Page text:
11 December 2014

Understanding WS-Federation - Passive Requestor Profile

WS-Federation  is an identity federation specification which makes it possible to setup a SSO federation including multiple security realms. A realm (sometimes also called domain) represents a single unit under security administration or a part in a trust relationship.

Entities

Within the WS-Federation standard the following entities are defined:
  • Relying Party (RP)
    The relying party is a resource (web application or service) which consumes security tokens issued by the Security Token Service.
  • Requestor
    A requestor is a user who wants to access a resource (relying party).
  • Identity Provider (IDP)
    An Identity Provider can act as an authentication service to a requestor (in this case it is also called “Requestor IDP” or “Home-Realm IDP”) as well as an authentication service to a service provider (also called “Relying Party IDP”). If a user tries to access a relying party within his own security domain, the “Requestor IDP” and the “RP-IDP” can be the same IDP instance. An IDP can also be seen as an Web-Frontend (Extension) of an STS.
  • Security Token Service (STS)
    A Security Token Service is a web service that validates user credentials and issues security tokens which can include user attributes (also called claims). The security token can be used at the Relying Party to authenticate the requestor’s identity.

Passive Requestor Profile

The “Passive Requestor Protocol”  of the WS-Federation standard deals with web-browser based access of a resource like a web portal or a web application.

The following figure shows a standard scenario of a web application (Relying Party) which delegates the user authentication to an Identity Provider (IDP) according to the WS Federation standard. This way the web application does not need to implement multiple authentication styles for a user, as well as it allows interacting with users not known within the local security domain. Another benefit of delegating the authentication process is that the IDP can retain a session with the user, so that when a user accesses another web application and is redirected to the IDP again, the IDP does not need to request user credentials again und thus providing a SSO experience for the user.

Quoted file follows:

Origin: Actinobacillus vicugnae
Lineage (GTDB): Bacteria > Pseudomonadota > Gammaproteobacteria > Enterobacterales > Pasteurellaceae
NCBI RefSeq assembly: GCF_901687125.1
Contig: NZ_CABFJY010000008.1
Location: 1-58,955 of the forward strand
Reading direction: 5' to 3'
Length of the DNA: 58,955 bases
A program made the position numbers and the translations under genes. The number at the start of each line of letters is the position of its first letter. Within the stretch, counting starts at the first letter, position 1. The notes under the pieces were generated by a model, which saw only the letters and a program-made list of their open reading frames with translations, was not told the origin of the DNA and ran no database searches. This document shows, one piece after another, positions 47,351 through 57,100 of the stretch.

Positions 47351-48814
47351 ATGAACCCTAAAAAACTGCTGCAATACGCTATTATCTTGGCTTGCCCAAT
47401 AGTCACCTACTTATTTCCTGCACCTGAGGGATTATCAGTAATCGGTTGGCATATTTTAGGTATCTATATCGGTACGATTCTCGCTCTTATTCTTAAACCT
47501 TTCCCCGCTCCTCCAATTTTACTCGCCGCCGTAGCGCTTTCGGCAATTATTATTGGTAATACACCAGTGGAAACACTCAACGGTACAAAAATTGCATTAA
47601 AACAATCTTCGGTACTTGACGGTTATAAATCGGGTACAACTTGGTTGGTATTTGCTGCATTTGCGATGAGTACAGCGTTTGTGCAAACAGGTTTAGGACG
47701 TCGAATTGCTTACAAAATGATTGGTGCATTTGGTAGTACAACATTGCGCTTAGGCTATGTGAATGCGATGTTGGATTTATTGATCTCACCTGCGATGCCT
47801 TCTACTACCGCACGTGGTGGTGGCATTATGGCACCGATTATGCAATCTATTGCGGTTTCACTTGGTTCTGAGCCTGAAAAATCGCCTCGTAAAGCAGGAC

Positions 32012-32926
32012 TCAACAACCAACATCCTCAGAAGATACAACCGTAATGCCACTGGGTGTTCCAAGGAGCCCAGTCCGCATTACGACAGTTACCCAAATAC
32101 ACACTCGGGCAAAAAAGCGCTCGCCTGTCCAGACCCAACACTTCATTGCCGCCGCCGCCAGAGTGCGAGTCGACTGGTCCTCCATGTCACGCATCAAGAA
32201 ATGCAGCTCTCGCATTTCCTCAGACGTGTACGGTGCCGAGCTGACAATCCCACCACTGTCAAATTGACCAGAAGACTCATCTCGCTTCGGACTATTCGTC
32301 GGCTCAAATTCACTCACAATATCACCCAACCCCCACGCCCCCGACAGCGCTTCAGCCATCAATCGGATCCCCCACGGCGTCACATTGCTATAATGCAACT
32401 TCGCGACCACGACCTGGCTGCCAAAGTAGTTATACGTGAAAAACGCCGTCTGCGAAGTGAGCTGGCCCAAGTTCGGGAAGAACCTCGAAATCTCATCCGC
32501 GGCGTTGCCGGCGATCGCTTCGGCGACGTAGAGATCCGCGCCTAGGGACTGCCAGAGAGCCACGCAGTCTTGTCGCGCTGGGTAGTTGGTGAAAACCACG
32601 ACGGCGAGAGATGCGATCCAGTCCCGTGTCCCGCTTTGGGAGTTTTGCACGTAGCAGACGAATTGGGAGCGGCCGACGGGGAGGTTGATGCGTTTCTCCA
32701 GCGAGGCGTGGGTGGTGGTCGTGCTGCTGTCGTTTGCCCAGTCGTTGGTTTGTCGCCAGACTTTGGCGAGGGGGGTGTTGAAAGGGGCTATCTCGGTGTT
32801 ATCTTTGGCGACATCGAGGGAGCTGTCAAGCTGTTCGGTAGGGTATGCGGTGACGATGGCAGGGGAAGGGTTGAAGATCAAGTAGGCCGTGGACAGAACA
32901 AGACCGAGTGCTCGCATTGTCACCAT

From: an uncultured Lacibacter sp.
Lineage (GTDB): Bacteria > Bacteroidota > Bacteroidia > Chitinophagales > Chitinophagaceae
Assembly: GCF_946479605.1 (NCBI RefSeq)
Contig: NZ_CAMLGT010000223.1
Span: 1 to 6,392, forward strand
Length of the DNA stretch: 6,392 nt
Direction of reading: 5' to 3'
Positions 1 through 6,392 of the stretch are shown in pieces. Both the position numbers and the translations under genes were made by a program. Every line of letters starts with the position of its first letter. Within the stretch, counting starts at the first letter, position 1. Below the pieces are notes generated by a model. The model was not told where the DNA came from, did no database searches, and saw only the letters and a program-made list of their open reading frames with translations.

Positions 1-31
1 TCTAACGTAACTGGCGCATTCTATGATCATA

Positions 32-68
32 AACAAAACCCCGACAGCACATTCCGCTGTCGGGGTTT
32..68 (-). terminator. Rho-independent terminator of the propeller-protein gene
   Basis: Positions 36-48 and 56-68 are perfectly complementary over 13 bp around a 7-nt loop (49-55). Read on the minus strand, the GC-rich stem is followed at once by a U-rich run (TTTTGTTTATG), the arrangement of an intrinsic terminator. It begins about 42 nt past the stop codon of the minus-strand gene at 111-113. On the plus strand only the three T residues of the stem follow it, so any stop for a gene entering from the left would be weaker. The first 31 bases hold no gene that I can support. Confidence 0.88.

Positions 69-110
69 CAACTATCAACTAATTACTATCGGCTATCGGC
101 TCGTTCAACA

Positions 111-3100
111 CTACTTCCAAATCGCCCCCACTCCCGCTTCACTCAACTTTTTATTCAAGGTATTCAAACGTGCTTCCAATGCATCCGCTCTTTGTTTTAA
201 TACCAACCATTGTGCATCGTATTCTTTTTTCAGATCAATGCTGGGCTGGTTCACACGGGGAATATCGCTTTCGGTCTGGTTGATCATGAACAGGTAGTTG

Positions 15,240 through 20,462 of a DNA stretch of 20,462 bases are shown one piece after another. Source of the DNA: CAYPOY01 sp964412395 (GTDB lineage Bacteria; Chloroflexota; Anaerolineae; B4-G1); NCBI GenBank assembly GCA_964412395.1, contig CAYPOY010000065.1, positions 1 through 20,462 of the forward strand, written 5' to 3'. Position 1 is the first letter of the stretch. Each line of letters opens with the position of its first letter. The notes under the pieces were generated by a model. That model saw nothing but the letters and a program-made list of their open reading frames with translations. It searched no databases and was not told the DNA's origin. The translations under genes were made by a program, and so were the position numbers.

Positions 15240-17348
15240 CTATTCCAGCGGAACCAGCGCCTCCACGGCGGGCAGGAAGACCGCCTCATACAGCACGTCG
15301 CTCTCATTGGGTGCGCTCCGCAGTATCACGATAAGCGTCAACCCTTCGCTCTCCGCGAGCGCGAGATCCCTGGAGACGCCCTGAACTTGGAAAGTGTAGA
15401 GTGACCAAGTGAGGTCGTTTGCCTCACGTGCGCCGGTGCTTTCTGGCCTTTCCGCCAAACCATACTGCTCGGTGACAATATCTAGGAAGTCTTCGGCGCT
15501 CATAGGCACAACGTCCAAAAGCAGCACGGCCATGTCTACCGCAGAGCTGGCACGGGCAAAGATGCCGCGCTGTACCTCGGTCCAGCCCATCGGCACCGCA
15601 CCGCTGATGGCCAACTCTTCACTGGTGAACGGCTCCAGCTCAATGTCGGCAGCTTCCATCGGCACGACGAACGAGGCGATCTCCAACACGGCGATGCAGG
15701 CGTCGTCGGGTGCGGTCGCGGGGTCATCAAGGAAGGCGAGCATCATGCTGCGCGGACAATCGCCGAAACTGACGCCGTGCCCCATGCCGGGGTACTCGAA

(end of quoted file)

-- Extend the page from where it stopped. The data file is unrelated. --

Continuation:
Simplified authentication flow

The above figure shows a sequence diagram of a user (requestor) accessing a web application with his browser. Since the user was not authentication due to a recent session, the application redirects the user to the IDP for a user login (1). The IDP collects the credentials from the user and uses a Security Token Service (STS) to validate the credentials and also to get a SAML token from the STS (2). The STS itself is connected to a LDAP data store to validate the user credentials and also to retrieve additional information (claims) about the user, e.g. roles. On successful authentication (3) the IDP returns the SAML token issued by the STS (4) to the user and advices (auto-submitting form) the user to send this SAML token to the originally requested web application (5). The IDP takes care of providing a web user interface and handling URL redirects, whereas the STS is responsible for generating SAML Token and validating of user credentials. The web application validates the SAML token (6) and on success returns the desired web page (7).

The above sample was designed to show a simple use case scenario where the Requestor IDP is equal to the Relying Part IDP. In a more sophisticated scenario the Requestor IDP will not be equal to the Relying Party IDP. In addition to that there is also a Reverse Proxy added to the web application ensuring that the home realm discovery (also see section 2.3.3) is going to work correctly. The resulting access sequence can be seen in the following figure.

Detailed authentication flow

The user enters the public WebApp URL in his browser which leads him to the Reverse Proxy (0). The WebApp has no recent session with the user and therefore does not know the identity of the user. Thus the WebApp redirects the user to its Relying Party IDP (1). The Reverse Proxy detects the redirect to the RP-IDP and adds a home realm parameter for the user (1). This IDP uses this home realm parameter to perform the home realm discovery (3) and thus knowing at which IDP can be redirected to for being authenticated (4). The WS-Federation standard does not define how the home realm discovery should be performed. Multiple options are usually available: